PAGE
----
Edge's new creator-follow feature was the reason for the bug, and Microsoft says the data wasn't shared externally.
Microsoft Edge, the company's Chromium-based web browser, has now resolved the issue that saw it sending all URLs visited to its Bing API website.
A Reddit user, Hackermchackface, had noticed full URLs visited were showing up on bingapis.com, including locally hosted URLs and IP addresses, as reported by The Verge Tuesday.
Microsoft on Wednesday said it was investigating the issue, and on Thursday sent over an updated statement.
"We're aware of and have fixed an issue where Edge sent URL data to a Bing service in order to determine whether the 'follow' button feature could be enabled on a website," a Microsoft spokesperson told CNET in a statement. "This data was not used or shared outside of internally validating whether the follow button could work on a site and was not stored for further use."
Further investigation by Hackermchackface had found that the issue stemmed from Microsoft Edge's "follow content creator" feature. This feature lets people follow their favorite YouTubers and other content creators in Edge, receiving updates on their latest uploads. Previous versions of follow content creator would send URLs to Bing APIs only for websites that supported the feature, such as Pinterest, YouTube or Instagram. There's also a master filter to block certain URLs like WhatsApp, Pornhub and XNXX.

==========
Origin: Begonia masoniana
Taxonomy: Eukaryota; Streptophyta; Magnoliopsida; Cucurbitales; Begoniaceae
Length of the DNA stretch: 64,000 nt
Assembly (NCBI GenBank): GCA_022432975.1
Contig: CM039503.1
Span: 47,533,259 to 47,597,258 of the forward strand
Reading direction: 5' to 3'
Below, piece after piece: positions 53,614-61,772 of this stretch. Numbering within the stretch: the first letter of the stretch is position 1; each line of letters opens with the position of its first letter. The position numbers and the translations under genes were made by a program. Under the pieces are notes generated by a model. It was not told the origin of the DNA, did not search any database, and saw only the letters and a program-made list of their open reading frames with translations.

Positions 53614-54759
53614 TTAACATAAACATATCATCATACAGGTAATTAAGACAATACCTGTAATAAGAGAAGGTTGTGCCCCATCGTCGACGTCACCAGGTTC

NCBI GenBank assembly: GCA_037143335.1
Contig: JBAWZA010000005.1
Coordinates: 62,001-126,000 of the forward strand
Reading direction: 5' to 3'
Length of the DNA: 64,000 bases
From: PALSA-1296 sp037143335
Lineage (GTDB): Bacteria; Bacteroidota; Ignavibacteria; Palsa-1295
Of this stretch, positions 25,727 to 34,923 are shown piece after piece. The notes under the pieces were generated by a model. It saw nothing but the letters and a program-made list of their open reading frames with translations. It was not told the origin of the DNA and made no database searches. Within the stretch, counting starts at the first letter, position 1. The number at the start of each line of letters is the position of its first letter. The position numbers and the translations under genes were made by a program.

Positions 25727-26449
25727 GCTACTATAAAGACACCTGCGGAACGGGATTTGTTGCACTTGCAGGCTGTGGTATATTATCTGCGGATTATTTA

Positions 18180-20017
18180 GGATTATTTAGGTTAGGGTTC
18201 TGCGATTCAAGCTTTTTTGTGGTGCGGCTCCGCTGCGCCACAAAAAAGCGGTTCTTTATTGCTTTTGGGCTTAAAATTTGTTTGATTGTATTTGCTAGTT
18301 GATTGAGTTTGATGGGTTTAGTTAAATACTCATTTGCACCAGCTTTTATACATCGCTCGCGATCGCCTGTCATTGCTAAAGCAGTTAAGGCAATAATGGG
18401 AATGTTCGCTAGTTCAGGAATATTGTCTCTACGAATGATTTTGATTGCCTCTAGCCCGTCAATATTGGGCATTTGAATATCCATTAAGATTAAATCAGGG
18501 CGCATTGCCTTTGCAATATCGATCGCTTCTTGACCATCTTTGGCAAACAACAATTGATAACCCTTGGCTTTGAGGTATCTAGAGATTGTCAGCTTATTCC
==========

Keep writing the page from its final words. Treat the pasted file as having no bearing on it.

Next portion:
This issue seems to have popped up in Edge version 112.0.1722.34, released on April 7. Turning off this feature resolved the problem.
The feature is now enabled by default in Microsoft Edge, Rafael Rivera, a software engineer for the Ear Trumpet app, told The Verge, and was incorrectly "sending nearly every domain you visit to Bing."
Your browser history contains lots of personal information, including your interests, location, relationship status, financial status, medical condition and more. Cybercriminals could use this information to impersonate you and steal your identity, or for personalized phishing emails or other attacks. Data miners could also sell your information for use in targeted advertising.